Posts tagged with: hip-hop

In his new commentary, Anthony Bradley tells us that there is a “serious disconnect” in the hip hop community that allows rappers to evoke the name of God in thanks while producing music that celebrates evil. Could there be a connection to the declining rate of church attendance in the black community and a shift toward a more “deistic” understanding of Christianity?

Based on a new study released by Radio One and Yankelovich, a Chapel Hill-based research firm Dr. Bradley elaborates:

The new study, the most comprehensive in decades including blacks ranging in age from 13-74, reveals that while 83 percent of blacks call themselves Christians, only 41 percent attend church at least once a week. Even worse, among black men, 47 percent say they are not as religious as their parents (36 percent of black women confess the same).

This disconnect in the hip hop community has resulted in many people claiming to follow God while at the same time promoting evil with their behavior and lyrics. Anthony Bradley takes a deeper look into this startling issue.

In the other new commentary, Kevin Schmiesing looks at the role of faith in history’s long march toward a free society. “The rise of Christianity did not smother the flame of liberty burning brightly in Greece and Rome only to be rekindled as medieval superstition gave way to the benevolent reason of Voltaire, Hume, and Kant,” he writes. “Instead, Christianity took the embers of freedom, flickering dimly in an ancient world characterized by the domination of the weak by the strong, and—slowly and haltingly—fanned it into a blaze that emancipated humanity from its bonds, internal and external.”

Dr. Schmiesing writes about the history of the church as well as its impact today:

In our own day, we find the Church again serving in this capacity. It is the foremost voice defending those whose rights are threatened by neglect or direct attack: religious minorities, vulnerable women and children trapped in slavery, the infirm and the unborn. In education, health care, and family life, religious individuals and organizations resist the tyranny of state aggrandizement.

During this time when liberty is celebrated, Kevin Schmiesing helps to expand our understanding of Christianity’s role in the history of freedom.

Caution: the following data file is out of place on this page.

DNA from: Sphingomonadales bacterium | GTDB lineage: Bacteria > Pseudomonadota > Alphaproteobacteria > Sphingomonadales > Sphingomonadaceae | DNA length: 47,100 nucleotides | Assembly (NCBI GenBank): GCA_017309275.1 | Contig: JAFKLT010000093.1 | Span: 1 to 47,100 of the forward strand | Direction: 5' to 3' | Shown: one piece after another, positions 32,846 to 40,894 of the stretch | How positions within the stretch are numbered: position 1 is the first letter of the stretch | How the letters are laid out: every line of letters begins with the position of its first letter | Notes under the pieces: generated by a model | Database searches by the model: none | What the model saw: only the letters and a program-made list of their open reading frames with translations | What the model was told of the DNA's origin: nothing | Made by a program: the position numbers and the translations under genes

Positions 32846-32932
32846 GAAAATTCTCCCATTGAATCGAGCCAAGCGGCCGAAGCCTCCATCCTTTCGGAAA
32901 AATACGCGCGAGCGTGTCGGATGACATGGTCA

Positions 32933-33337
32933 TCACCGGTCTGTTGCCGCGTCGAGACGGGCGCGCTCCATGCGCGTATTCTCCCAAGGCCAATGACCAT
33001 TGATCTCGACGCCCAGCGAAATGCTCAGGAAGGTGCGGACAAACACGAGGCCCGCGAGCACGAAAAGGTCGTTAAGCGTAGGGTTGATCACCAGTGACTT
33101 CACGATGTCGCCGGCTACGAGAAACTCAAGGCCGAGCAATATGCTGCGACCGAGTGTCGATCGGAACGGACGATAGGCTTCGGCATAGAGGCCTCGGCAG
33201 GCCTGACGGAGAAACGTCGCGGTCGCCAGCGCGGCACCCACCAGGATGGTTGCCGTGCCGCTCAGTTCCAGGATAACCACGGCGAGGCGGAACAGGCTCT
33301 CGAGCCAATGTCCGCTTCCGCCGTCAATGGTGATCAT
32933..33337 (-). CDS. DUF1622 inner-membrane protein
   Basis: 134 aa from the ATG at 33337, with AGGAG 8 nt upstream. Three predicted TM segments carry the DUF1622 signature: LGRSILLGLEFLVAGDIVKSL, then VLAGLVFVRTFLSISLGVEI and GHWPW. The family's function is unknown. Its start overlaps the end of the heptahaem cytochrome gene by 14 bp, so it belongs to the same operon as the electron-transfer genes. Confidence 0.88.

The New York Times reports of a well-intentioned protest by a pastor to protest the ridiculous and dehumanizing lyrics of the type of hip hop shown on networks like BET and MTV.

Wearing white T-shirts with red stop signs and chanting “BET does not reflect me, MTV does not reflect me,” protesters have been gathering every Saturday outside the homes of Viacom executives in Washington and New York City. The orderly, mostly black crowds are protesting music videos that they say degrade women, and black and Latino men.

Among other things the protesters want media companies like Viacom to develop “universal creative standards” for video and music, including prohibitions on some language and images. Video vixens and foul-mouthed pimps and thugs are now so widespread, the protesters maintain, that they infect perceptions of ordinary nonwhite people.

“A lot of rap isn’t rap anymore, it’s just people selling their souls,” Marc Newman, a 28-year-old car salesman from New Rochelle, N.Y., said on Saturday. He was among about 20 men, women and children from area Baptist churches marching outside the Upper East Side residence of Philippe Dauman, the president and chief executive of Viacom Inc.

This is well intended but I doubt it will help much. Perhaps the Pastor should focus more on preaching about Jesus to fans of hip hop music as opposed to attacking the media corporations. Here’s why:

(1) As long as consumers want music that degrade women and celebrate stupidity someone is going to produce it and distribute it. No one forced to buy stupid music.

(2) The best way to protest is with your wallet. If people didn’t buy this music, or attend the concerts of the artists who produce the music, this type of hip hop would die.

(3) Viacom does not force artists to rap lyrics that degrade themselves and women. They freely choose to rap about those things on their own volition.

(4) If the public wants Viacom to act virtuously consumers are going to have change their preferences, artists are going to have to refuse to rap about ignorance, and, then, Viacom executives are left to make the risky decision to opt out of distributing filth. If Viacom could make money off of virtue it would.